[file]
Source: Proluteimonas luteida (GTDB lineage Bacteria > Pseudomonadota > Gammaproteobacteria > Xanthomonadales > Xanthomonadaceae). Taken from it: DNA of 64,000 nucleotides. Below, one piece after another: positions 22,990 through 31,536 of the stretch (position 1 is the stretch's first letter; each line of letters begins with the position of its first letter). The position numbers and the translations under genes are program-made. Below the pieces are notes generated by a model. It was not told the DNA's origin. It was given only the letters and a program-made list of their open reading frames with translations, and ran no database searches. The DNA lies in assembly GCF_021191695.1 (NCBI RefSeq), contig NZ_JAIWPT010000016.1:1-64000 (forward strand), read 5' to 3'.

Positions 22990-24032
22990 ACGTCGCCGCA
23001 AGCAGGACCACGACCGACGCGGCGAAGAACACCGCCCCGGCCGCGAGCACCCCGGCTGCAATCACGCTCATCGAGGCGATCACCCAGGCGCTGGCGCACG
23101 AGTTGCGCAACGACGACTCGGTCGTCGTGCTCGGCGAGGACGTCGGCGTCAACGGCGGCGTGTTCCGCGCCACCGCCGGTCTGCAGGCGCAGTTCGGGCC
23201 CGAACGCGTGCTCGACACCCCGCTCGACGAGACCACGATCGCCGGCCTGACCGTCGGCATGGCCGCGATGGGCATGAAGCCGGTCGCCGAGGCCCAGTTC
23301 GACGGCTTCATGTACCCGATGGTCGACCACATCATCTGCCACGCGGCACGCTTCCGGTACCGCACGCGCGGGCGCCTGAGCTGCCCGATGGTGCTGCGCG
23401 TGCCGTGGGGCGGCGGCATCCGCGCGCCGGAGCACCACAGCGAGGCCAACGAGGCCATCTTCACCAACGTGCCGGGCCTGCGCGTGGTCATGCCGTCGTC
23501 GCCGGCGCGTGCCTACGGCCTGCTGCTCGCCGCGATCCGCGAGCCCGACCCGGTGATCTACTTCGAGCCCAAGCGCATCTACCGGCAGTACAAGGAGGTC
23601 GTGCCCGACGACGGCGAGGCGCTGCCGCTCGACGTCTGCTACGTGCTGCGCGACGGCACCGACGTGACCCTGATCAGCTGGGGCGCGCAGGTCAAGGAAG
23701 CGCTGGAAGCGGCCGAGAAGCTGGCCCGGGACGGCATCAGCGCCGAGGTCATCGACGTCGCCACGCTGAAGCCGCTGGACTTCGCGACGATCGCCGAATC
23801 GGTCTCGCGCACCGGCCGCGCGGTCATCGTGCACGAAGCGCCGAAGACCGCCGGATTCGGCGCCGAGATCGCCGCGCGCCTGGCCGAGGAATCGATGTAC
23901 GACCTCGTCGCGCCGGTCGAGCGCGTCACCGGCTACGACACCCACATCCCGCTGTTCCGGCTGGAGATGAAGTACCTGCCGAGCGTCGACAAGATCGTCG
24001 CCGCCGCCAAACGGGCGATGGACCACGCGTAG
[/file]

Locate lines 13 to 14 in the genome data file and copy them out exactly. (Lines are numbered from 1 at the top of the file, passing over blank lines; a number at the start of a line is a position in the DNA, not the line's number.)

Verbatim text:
23901 GACCTCGTCGCGCCGGTCGAGCGCGTCACCGGCTACGACACCCACATCCCGCTGTTCCGGCTGGAGATGAAGTACCTGCCGAGCGTCGACAAGATCGTCG
24001 CCGCCGCCAAACGGGCGATGGACCACGCGTAG